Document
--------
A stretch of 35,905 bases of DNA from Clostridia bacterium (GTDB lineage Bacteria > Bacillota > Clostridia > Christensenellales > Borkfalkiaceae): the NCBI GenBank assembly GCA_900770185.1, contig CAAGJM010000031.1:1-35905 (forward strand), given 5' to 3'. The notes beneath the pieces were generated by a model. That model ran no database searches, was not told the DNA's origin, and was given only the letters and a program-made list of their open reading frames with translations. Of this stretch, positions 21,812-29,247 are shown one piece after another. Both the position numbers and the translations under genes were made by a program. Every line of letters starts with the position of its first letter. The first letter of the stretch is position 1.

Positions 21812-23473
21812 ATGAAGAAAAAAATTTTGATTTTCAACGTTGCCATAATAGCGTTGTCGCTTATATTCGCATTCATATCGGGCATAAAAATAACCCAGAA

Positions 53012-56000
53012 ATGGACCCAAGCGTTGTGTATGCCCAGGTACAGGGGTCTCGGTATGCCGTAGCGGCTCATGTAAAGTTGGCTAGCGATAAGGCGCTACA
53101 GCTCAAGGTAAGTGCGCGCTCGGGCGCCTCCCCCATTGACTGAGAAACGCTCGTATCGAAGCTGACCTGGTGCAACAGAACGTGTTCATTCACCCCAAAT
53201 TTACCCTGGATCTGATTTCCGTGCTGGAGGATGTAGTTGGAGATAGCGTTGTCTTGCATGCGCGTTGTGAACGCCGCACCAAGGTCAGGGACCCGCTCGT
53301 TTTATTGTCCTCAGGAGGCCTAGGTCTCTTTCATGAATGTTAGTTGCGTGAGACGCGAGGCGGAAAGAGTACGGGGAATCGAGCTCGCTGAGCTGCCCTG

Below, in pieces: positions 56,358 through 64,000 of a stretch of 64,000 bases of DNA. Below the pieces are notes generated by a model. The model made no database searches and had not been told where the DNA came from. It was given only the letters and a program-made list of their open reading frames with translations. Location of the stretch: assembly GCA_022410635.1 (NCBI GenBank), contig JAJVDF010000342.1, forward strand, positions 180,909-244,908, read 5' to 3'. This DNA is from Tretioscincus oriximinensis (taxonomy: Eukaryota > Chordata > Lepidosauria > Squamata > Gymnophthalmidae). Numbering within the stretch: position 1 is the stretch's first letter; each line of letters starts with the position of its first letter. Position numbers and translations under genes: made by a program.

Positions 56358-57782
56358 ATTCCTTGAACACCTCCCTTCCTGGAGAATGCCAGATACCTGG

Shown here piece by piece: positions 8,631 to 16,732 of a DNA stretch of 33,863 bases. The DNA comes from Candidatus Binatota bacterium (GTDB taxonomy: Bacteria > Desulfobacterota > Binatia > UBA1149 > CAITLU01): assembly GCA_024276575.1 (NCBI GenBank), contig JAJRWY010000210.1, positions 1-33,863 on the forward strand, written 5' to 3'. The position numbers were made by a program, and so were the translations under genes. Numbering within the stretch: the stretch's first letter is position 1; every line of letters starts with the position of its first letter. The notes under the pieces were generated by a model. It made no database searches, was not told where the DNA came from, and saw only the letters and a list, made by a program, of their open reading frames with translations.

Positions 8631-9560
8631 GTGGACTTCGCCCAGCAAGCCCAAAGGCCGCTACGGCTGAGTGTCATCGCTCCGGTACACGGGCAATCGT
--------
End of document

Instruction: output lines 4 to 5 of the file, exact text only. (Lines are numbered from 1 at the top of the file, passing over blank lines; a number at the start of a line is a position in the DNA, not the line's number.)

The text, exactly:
Positions 53012-56000
53012 ATGGACCCAAGCGTTGTGTATGCCCAGGTACAGGGGTCTCGGTATGCCGTAGCGGCTCATGTAAAGTTGGCTAGCGATAAGGCGCTACA